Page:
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Thales data reveals 22% of Aussie businesses would pay ransom for their data

by Reporter
18 May 2022 | 1 minute read

New research from Thales has found that ransomware, malware and phishing continue to plague Australian organisations, stating that four in 10 (38 per cent) businesses have been breached in the last year; 73 per cent of ransomware attacks impacting internal and/or external operations.

First seen in the late 1980s with the PC Cyborg Virus, the frequency and damage caused by ransomware attacks has accelerated due to the rise of cryptocurrency as the preferred payment method.

The 2022 Thales Data Threat Report, conducted by 451 Research, part of S&P Global Market Intelligence with more than 2,700 IT decision-makers worldwide, reveals a fifth (22 per cent) of Australian organisations admit they have paid or would pay a ransom for their data.

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Encouragingly, half of Australian respondents (51 per cent) have a formal ransomware plan while 37 per cent of businesses have increased their security budget in response to heightened concerns. Similarly, half of Australian organisations (48 per cent) have been able to avoid a breach notification process because the stolen or leaked data was anonymised using encryption or tokenisation.  

According to Brian Grant, ANZ director, Thales Cloud Security, as the threat of cyber attacks continues to grow, the reality is that cyber awareness training, paying ransoms, and other outdated approaches are not mitigating risk among data dependent organisations.

“Staff turnover and inconsistent skills, combined with advanced social engineering by attackers makes cyber awareness ineffective, while paying a ransom only fosters more criminal behaviour.

“It’s encouraging that many businesses have increased security budgets and devised cyber-incident response plans, but a worrying lack of effective data security continues to leave gaping holes for criminals to exploit.

“Increased obligations associated with critical infrastructure legislation, as well as stronger regulatory enforcement, means business executives must direct their organisations to effectively secure their data and digital integrity now, before it’s too late,” Grant said.

ISCOVER


Data visibility is a challenge

As more companies adopt multi-cloud strategies and hybrid work remains the norm, IT leaders continue to be challenged by the sprawl of data across their organisations. As a result, less than a quarter (23 per cent) of Australian IT leaders have complete knowledge of where their data is being stored, and only 23 per cent state they are able to classify all their data.

Threats and compliance challenges

Throughout 2021, security incidents remained high, with almost four in 10 (38 per cent) businesses experiencing a breach in the past 12 months. Additionally, 40 per cent of IT leaders admit to having failed a compliance audit.

Australian IT leaders rank ransomware (45 per cent), malware (43 per cent), and phishing/whaling (40 per cent) as the leading source of increased security attacks. Managing these risks is an ongoing challenge, with half (50 per cent) reporting an increase in the volume, severity and/or scope of cyber attacks in the past 12 months.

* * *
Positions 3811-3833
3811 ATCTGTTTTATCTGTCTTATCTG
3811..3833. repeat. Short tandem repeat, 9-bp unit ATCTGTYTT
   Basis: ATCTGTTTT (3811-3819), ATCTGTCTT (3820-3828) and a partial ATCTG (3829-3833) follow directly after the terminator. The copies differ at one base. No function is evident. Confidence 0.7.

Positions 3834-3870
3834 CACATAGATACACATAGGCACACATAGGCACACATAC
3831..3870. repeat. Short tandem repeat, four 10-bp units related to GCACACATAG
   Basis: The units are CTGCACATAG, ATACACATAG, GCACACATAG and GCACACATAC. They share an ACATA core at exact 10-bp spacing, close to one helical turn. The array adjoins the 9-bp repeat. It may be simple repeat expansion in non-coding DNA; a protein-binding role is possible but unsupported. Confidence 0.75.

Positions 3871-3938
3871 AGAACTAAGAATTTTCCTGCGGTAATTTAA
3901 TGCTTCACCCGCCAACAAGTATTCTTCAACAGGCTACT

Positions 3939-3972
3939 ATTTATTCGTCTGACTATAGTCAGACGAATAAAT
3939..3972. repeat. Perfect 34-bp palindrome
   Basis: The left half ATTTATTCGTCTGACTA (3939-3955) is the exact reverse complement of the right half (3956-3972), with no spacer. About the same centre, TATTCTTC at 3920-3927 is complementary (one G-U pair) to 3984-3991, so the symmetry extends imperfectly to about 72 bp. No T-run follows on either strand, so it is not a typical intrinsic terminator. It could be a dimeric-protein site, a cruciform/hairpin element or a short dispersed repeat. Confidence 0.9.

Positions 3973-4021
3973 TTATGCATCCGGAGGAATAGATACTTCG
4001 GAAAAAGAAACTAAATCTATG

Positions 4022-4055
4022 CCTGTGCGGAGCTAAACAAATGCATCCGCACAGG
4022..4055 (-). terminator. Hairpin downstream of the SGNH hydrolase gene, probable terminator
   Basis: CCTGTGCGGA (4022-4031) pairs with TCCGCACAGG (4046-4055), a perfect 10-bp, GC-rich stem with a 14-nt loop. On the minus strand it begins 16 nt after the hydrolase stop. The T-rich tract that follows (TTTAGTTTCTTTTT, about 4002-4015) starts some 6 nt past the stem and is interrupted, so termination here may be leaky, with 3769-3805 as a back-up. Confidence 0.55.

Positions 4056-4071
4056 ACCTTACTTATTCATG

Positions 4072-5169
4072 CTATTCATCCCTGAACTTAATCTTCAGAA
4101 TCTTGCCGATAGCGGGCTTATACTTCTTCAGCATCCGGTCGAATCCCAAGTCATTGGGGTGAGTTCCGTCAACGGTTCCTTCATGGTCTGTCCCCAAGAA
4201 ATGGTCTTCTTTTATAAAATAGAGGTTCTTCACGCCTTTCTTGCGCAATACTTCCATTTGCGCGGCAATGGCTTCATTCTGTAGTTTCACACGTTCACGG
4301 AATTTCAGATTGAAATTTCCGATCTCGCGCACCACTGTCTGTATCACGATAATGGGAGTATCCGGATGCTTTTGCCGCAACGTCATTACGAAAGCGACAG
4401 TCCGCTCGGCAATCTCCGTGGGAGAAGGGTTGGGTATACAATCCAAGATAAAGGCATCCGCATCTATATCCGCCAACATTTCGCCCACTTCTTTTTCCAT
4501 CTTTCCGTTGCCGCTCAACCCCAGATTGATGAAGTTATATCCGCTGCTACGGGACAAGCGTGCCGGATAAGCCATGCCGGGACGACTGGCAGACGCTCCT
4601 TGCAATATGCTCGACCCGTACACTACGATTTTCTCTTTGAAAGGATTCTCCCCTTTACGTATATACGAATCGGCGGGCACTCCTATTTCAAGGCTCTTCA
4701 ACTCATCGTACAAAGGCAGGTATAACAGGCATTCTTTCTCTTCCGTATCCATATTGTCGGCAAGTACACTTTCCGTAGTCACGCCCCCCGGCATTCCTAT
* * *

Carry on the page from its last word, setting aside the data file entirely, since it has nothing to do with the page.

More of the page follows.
On-premises legacy apps (48 per cent), cloud-based storage (47 per cent) and web apps (43 per cent) are the three biggest targets for cyberattacks among Australian businesses.

The cloud is increasing complexity and risk

Over half (54 per cent) of Australian respondents use more than 25 Software-as-a-Service (SaaS) apps and 10 per cent use more than 100 apps. However, 53 per cent of IT leaders agree it is more complex to manage privacy and data protection regulations in a cloud environment than in on-premises networks within their organisation.

The 2022 Data Threat Report also reveals significant momentum among businesses to store data in the cloud, with 35 per cent of Australian respondents stating that around half of their workloads and data resides in external clouds. However, 47 per cent have experienced a breach or failed an audit in their cloud environments.

Additionally, the use of encryption to protect sensitive data is low, with only half of respondents (52 per cent) disclosing that more than 40 per cent of their sensitive data in the cloud has been encrypted, and a quarter (25 per cent) stating more than 60 per cent, representing a significant ongoing risk for businesses.

Remote work worries

Another full year of remote working demonstrated that navigating security risks is proving a significant challenge for businesses. Most businesses (76 per cent) are still concerned about the security risks and threats posed by remote working yet, encouragingly, almost six in 10 IT leaders (56 per cent) report to have implemented multi-factor authentication (MFA).

Threats on the horizon

The report also shows IT leaders have significant diversity of spending technology priorities – suggesting they are serious about tackling complex threat environments. Half of Australian IT leaders (50 per cent) state they are prioritising key management, with zero trust an important strategy for 45 per cent.

IT leaders are also increasingly aware of the future challenges on the horizon. Looking ahead, when asked to identify security threats from quantum computing, 59 per cent said they were concerned with tomorrow’s decryption of today’s data, a concern that will likely be intensified by the increasing complexity of cloud environments.

[Related: Government moves to mandate IoT cyber security standards]

 

Thales data reveals 22% of Aussie businesses would pay ransom for their data
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